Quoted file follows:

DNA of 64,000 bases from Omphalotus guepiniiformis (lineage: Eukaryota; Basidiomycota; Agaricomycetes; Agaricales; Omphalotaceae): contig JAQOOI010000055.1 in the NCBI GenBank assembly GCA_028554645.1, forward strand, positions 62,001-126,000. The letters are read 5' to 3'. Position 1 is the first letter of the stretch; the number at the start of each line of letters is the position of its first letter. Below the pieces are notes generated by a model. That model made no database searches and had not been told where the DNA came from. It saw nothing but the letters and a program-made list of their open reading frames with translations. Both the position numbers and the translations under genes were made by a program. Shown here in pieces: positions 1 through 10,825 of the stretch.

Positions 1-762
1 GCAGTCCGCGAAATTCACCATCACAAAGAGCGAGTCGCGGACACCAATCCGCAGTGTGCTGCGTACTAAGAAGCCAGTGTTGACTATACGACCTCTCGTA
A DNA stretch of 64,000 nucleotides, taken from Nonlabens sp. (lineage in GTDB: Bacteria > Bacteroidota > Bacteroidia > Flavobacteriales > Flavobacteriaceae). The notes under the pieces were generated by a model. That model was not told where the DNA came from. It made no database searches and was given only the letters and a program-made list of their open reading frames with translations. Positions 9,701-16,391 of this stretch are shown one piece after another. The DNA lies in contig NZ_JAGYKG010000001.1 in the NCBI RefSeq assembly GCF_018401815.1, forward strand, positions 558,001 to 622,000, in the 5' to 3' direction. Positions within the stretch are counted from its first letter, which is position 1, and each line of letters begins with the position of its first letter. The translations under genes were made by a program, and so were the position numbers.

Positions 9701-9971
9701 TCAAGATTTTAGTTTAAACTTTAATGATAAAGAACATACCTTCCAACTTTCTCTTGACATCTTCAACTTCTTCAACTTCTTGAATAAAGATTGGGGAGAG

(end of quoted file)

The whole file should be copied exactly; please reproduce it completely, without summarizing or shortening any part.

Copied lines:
DNA of 64,000 bases from Omphalotus guepiniiformis (lineage: Eukaryota; Basidiomycota; Agaricomycetes; Agaricales; Omphalotaceae): contig JAQOOI010000055.1 in the NCBI GenBank assembly GCA_028554645.1, forward strand, positions 62,001-126,000. The letters are read 5' to 3'. Position 1 is the first letter of the stretch; the number at the start of each line of letters is the position of its first letter. Below the pieces are notes generated by a model. That model made no database searches and had not been told where the DNA came from. It saw nothing but the letters and a program-made list of their open reading frames with translations. Both the position numbers and the translations under genes were made by a program. Shown here in pieces: positions 1 through 10,825 of the stretch.

Positions 1-762
1 GCAGTCCGCGAAATTCACCATCACAAAGAGCGAGTCGCGGACACCAATCCGCAGTGTGCTGCGTACTAAGAAGCCAGTGTTGACTATACGACCTCTCGTA
A DNA stretch of 64,000 nucleotides, taken from Nonlabens sp. (lineage in GTDB: Bacteria > Bacteroidota > Bacteroidia > Flavobacteriales > Flavobacteriaceae). The notes under the pieces were generated by a model. That model was not told where the DNA came from. It made no database searches and was given only the letters and a program-made list of their open reading frames with translations. Positions 9,701-16,391 of this stretch are shown one piece after another. The DNA lies in contig NZ_JAGYKG010000001.1 in the NCBI RefSeq assembly GCF_018401815.1, forward strand, positions 558,001 to 622,000, in the 5' to 3' direction. Positions within the stretch are counted from its first letter, which is position 1, and each line of letters begins with the position of its first letter. The translations under genes were made by a program, and so were the position numbers.

Positions 9701-9971
9701 TCAAGATTTTAGTTTAAACTTTAATGATAAAGAACATACCTTCCAACTTTCTCTTGACATCTTCAACTTCTTCAACTTCTTGAATAAAGATTGGGGAGAG